One House Race Waiting on Maine’s Ranked-Choice Voting
Maine has implemented a ranked-choice voting system in which voters indicate additional preferences in multi-candidate races where no one achieves a majority. That could be the deciding factor in the razor-thin race involving Republican congressman Bruce Poliquin, whose tiny plurality lead over Democrat Jared Golden is unlikely to survive a ranked-choice reallocation of votes for two left-bent independent candidates in a process that will conclude next week.
Other Unresolved House Races
There are four other too-close-to call House races scattered around the country. In New Jersey’s suburban Third District, Democrat Andy Kim claimed victory over incumbent Tom MacArthur the day after the election, but late absentee and provisional ballots are still being called with Kim holding only a one-point lead. The situation is similar in Georgia with the parties reversed; Republican incumbent Rob Woodall in the North Atlanta suburban Seventh District has a one-point lead over Democrat Carolyn Bordeaux with absentee and provisional votes outstanding. Texas Republican congressman Will Hurd has an even smaller lead over Gina Ortiz Jones with final votes trickling in. And although the race has not been called or conceded, things do not look good for Utah GOP congresswoman Mia Love as late mail ballots come in; President Trump, during his Wednesday news conference, labeled her a loser for failing to sufficiently support him.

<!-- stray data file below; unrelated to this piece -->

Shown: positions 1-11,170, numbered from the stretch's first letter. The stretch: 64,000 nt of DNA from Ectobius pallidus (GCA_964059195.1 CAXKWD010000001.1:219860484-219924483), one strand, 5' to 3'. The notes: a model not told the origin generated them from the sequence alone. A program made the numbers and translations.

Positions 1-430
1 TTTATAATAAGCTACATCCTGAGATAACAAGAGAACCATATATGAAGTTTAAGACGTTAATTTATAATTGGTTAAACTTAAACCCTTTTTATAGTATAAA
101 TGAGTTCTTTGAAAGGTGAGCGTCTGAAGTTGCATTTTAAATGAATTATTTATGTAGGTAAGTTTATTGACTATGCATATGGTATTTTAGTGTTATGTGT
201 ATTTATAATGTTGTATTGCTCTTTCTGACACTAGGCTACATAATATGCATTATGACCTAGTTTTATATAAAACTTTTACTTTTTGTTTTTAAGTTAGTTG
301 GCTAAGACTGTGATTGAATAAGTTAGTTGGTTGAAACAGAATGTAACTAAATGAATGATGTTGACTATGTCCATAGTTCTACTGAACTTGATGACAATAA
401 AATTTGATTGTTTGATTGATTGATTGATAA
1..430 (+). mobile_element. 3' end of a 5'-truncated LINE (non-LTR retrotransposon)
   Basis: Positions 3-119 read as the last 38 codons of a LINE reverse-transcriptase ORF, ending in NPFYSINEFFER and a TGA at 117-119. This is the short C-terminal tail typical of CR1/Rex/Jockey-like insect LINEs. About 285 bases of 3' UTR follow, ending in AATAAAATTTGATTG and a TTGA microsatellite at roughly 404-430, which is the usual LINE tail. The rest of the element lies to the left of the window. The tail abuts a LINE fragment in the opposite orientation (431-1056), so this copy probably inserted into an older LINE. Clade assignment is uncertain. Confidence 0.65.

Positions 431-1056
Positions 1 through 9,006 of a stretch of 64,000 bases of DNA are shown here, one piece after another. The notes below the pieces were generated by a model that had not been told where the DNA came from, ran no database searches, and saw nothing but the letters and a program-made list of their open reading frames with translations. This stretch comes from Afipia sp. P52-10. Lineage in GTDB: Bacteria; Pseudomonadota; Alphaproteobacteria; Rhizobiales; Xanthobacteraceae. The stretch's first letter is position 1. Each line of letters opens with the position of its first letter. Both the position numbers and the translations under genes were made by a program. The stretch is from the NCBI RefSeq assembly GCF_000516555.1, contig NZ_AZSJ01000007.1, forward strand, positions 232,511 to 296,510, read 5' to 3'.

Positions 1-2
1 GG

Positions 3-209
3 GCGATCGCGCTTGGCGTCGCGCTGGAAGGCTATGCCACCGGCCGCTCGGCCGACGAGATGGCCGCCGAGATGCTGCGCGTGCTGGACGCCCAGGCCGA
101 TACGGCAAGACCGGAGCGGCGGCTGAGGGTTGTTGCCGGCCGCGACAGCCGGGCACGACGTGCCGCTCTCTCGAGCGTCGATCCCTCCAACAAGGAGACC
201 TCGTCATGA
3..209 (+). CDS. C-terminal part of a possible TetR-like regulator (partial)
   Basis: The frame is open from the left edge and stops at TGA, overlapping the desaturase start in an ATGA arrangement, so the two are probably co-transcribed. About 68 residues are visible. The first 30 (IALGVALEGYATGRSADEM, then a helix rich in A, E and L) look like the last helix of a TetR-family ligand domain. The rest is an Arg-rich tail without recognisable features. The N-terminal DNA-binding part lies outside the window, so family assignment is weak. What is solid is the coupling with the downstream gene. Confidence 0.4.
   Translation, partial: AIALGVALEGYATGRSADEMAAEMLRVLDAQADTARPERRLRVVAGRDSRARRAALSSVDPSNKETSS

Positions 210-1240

The Slow, Close Senate Race in Arizona
Arizona doesn’t have quite as big a backlog of mail ballots as California, but an estimated 600,000 remained left to count after Election Day. After trailing on election night, Democratic congresswoman Kyrsten Sinema has taken a tiny lead over her Republican colleague Martha McSally for an open Republican Senate seat. Republicans have been claiming that election officials in two big counties are giving those who cast provisional ballots (those deemed to have a “problem”) too much time to “cure” them, but haven’t made any leeway in the courts so far. The race is close enough that it may trigger Arizona’s very restrictive recount threshold of one-tenth of one percent.